The stated goals – and therefore manifest functions – of Interprofessional Education (IPE) are to bring students of various health professions together to cultivate mutual understanding and respect for each occupation’s role(s) and foster a culture of collaboration and teamwork to promote more effective and efficient care. Yet, there are telling gaps within IPE literature regarding the application of role theory to IPE pedagogy and research. In this work, we apply a sociological lens and the tenets of role theory to identify and analyze: (a) the apparent tensions nested within IPE aims with respect to issues of role specificity and role blurring; (b) the lack of attention paid to possible role adjustment strategies utilized by IPE students; (c) ambiguities within the IPE (and IPC) literature regarding the role(s) of the patient, including a failure to adequately acknowledge the status hierarchy of health-care delivery; and (d) how IPE may serve as a catalyst to reframe understandings of the physicians as ‘team leader’. In addressing these issues, we suggest discipline-specific qualities that sociologists bring to IPE research, and future directions and applications for sociologists interested in exploring elements of IPE.

The gap of masculinity in the research on HIV among men who have sex with men: A review of quantitative literature and theoretical contributions on gender and masculinity approaches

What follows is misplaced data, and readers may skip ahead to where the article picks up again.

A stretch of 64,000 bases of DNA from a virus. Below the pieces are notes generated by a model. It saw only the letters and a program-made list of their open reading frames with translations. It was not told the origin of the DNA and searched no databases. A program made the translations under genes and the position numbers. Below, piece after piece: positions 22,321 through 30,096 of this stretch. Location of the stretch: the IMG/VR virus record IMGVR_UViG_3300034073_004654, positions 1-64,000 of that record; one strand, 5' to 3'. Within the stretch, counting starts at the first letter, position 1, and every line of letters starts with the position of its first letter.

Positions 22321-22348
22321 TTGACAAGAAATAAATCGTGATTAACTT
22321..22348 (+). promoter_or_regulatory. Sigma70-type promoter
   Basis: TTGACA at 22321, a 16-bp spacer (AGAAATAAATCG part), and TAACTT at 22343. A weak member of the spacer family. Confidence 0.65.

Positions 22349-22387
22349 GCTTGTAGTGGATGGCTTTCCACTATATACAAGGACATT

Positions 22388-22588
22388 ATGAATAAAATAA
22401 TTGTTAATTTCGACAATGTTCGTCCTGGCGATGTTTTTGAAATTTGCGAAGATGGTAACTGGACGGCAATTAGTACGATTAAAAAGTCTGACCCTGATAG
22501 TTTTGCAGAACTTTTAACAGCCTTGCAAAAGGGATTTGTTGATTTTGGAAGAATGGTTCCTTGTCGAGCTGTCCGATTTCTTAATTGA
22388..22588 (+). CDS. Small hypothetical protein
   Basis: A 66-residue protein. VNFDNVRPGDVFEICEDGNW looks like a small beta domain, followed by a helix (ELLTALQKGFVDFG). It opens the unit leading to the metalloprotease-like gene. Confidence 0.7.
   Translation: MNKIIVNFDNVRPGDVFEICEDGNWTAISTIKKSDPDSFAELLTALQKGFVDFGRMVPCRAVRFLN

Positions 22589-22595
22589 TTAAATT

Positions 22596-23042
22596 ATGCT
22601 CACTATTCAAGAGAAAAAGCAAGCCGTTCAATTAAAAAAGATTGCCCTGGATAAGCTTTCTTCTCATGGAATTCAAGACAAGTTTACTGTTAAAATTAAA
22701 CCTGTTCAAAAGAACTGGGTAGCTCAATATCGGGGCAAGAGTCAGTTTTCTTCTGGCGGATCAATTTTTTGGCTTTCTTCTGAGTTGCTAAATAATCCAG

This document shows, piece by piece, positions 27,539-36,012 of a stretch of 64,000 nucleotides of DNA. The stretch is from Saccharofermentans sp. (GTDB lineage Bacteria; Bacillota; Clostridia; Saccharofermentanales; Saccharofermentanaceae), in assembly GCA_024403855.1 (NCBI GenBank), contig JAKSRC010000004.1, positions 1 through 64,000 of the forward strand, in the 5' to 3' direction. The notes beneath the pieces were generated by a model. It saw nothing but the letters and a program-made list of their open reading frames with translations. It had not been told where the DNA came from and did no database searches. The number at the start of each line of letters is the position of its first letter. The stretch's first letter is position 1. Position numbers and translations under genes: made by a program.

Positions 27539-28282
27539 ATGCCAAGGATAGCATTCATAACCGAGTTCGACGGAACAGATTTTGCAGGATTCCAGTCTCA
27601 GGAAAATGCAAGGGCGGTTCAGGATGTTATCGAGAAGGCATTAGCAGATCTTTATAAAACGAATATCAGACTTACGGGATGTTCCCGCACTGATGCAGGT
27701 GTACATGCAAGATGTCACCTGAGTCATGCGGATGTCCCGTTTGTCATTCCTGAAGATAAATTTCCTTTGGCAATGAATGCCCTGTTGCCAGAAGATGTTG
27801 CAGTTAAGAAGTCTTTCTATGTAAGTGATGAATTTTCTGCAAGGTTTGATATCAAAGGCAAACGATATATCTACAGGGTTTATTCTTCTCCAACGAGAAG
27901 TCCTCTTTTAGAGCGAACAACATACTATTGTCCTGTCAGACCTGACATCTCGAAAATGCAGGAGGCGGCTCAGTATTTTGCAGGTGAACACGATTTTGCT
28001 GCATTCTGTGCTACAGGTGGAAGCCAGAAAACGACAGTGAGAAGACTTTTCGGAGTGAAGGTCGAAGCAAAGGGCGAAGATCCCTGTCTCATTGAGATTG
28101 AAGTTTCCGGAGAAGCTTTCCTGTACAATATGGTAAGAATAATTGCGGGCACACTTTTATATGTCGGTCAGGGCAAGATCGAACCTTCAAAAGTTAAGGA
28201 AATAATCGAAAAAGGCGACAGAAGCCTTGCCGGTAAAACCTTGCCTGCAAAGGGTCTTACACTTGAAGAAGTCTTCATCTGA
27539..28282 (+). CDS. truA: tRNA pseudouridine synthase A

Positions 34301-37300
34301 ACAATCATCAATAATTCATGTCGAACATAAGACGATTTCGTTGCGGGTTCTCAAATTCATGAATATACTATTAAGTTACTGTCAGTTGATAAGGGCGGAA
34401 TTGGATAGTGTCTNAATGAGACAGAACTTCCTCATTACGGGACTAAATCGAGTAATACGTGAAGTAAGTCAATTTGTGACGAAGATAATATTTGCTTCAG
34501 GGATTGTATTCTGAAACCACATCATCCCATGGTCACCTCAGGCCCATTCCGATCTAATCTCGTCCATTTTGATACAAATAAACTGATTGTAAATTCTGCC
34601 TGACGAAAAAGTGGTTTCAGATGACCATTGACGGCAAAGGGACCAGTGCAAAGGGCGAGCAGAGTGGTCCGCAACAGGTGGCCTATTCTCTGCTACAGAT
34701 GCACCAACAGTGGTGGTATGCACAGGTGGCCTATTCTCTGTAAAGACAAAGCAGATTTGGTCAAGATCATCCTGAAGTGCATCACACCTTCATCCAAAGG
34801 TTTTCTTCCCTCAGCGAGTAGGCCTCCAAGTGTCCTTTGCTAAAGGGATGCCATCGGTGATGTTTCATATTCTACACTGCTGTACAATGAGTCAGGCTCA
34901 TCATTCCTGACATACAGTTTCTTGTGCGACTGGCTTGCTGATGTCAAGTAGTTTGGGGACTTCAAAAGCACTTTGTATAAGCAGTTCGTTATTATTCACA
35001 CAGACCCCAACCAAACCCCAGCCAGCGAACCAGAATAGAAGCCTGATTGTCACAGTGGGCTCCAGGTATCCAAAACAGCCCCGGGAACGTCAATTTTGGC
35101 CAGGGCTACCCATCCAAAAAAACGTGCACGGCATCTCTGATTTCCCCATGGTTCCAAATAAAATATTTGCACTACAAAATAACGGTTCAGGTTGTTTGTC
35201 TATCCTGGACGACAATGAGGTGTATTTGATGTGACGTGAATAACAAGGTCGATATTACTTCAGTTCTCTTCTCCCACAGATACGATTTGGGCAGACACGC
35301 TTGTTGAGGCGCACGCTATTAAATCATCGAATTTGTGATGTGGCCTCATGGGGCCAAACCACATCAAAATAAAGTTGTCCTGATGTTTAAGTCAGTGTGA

Àngel Gasch Gallén and Concepción Tomás

HIV transmission among men who have sex with men (MSM) is still expanding globally. A wide myriad of factors that determine sexual risk practices assumption have been identified. Traditional masculine gender norms have been indicated as a possible determinant of risk practices performance among MSM. To identify how quantitative and mixed research values masculinities and their role in HIV transmission practices, a literature review was conducted. Results found that quantitative and mixed research highlighted situations related to HIV transmission in three areas: factors influencing perception and motivations for risk practices engagement; environmental influences facilitating risk taking and the description of new ways to take risks. Quantitative and mixed research took into account masculinity only related to hegemonic traits, both in the risk situations explanations described in the studies and in the measurement instruments used. Although interest on masculinity as a determinant of risk practices in research is increasing, appropriate tools to measure and analyze how masculinity is playing in these arenas are limited and tend to homogenize traits related to masculinity. New approaches, regarding the diversity of masculinities, identity constructions and different sexual interaction ways, as unequal and power relations among men, are needed to better understand and frame HIV transmission among MSM.